Libya is the third largest African country after Algeria and Sudan. It is made up of wide plateaus and tabular relief, some of them (Djebel Auenat) dating back to Precambrian.

Most of the Libyan population is concentrated along the nearly 2000 km of the Mediterranean coast. Two regions are usually singled out: Tripolitania, to the West, and the Cyrenaica to the East. Between them, the Gulf of Sirte, where the sands from the Sahara join the Mediterranean Sea, is made up of little undulating sedimentary terrains, which explains the presence of many water tables and oil reservoirs. In South Fezzan region with the of Sebha.


Libya's historic-social identity

In spite the various occupations endured, Libya has retained a fundamental, physical and human unity. From the geographic point of view it does not match the Mashrek or the Maghreb. From the human point of view the country has its own homogeneity deriving from a Bedouin, nomad farming population in a much closed tribal context. The nomad-tribal characteristic explains the difficult penetration of foreign influence.

After the year 1950, thanks to the oil industry, the country has had an economic boom that has opened the doors of the hard austere farming conditions. A superficial overlook may lead us to consider Libya as a fanatic country, extremist and sometimes tyrannous. In reality Libya is a country with a vocation for dialogue and for co existence with other cultures and religions. Archeology itself proves it. The most significant example is the old city (Medina) of Tripoli. In a relatively small area one could find still standing an old Synagogue, a Catholic Church (since 1680) which is now reopened for worship by the Anglican community, an Orthodox Church and a Mosque and some foreign consulates.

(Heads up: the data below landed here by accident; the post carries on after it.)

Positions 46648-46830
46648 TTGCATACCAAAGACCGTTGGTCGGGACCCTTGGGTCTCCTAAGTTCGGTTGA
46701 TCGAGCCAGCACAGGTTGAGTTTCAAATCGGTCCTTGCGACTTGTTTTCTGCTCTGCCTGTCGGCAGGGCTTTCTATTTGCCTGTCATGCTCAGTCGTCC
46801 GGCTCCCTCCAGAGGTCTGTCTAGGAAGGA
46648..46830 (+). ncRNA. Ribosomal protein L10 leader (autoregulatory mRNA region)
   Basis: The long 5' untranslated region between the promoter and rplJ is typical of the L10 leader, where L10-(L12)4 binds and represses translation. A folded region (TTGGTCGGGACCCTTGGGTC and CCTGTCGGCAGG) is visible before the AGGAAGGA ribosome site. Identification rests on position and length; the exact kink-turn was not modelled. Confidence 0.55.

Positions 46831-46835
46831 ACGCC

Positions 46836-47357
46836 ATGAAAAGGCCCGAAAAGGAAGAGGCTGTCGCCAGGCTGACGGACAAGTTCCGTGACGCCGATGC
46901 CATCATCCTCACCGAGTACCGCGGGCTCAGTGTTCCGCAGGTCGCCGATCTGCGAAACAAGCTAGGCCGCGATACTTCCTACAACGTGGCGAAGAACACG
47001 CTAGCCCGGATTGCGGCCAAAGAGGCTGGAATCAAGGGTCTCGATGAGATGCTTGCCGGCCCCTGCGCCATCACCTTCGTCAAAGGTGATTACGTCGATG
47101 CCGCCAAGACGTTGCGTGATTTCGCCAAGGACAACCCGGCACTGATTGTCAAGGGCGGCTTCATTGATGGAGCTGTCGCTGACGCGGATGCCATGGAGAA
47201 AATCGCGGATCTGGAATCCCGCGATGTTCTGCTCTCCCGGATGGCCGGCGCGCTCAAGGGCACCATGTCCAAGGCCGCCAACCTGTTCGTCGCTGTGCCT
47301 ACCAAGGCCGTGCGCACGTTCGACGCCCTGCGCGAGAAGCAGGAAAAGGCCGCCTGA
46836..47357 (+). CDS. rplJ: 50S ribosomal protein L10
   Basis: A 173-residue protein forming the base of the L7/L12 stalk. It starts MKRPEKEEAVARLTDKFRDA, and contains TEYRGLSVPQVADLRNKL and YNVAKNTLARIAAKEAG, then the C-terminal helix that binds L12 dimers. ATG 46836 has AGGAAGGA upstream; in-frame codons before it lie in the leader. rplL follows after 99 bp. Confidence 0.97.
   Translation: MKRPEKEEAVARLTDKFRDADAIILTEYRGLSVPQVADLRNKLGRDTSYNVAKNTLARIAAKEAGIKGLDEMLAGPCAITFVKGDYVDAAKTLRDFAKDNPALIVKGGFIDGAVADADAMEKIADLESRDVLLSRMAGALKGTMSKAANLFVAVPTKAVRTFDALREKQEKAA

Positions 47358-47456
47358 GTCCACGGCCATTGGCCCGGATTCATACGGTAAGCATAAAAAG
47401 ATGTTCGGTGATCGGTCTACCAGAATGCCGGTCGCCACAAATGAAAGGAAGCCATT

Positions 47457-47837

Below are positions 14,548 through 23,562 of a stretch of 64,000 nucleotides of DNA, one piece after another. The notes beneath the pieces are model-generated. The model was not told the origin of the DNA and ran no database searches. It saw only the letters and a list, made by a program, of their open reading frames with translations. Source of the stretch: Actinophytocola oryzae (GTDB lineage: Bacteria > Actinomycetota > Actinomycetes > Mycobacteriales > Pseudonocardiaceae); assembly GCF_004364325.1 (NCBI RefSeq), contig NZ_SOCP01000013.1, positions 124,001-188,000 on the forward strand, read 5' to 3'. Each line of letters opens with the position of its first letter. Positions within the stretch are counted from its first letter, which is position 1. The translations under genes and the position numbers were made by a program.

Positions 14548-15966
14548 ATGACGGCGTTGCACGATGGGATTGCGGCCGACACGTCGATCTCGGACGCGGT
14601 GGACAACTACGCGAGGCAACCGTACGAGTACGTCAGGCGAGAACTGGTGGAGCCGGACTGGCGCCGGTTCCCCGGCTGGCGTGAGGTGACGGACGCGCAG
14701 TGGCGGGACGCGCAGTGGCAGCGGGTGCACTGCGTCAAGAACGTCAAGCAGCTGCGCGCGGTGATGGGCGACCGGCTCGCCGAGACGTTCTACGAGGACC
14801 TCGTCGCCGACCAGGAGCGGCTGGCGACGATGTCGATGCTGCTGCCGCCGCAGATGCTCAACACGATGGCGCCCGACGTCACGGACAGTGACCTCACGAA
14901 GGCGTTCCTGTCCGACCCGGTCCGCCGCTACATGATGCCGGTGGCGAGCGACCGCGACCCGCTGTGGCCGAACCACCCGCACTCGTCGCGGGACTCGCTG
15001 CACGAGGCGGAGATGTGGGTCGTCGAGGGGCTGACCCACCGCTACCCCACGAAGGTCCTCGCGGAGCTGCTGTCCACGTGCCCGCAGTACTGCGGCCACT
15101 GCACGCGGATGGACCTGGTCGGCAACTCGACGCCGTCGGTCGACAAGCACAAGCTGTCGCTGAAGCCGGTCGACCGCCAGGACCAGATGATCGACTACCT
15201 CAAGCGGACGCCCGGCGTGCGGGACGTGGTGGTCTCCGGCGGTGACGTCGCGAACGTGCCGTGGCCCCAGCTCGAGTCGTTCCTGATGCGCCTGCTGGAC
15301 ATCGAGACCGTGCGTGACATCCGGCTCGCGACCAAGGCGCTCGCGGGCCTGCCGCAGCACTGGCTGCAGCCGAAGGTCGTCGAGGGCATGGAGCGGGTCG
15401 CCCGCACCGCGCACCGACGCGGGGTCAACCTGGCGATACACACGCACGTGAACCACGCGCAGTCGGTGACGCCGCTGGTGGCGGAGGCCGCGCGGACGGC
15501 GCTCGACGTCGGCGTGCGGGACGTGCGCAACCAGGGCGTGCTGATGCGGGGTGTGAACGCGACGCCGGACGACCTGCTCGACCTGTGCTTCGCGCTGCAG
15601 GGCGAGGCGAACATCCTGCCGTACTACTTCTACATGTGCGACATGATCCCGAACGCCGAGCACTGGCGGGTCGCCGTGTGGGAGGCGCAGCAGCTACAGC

Some historical hints can help us understand the reasons for such co existence with other cultures and religions.


A - Christianity in Libya in the first centuries

The spread of Christianity in North Africa started quite early. Certainly it was present before the year 70. Among the Jews that were present for the first preaching of St Peter in Jerusalem on Pentecost day there were also some from "the parts of Libya from Cyrene" (Acts 2:10). Probably some of them were converted and brought back in their country the seed of the new faith.

According to a tradition in the Coptic Orthodox Church, St Mark was a Jew from Cyrene who once converted to the Gospel moved to Egypt where he proclaimed the Gospel of Jesus Christ and there was martyred. Lucio of Cyrene too is recorded in the Acts of the Apostles (13:1) among the "prophets and elders" that imposed their hands on Barnaba and Saul.

The fact that St Victor from Leptis Magna a city not far away from Tripoli and contemporary of Emperor Septimus Severius, was elected Pope in the year 186, shows us the importance of the Christianity in Africa in the heart of the Catholic Church during that time.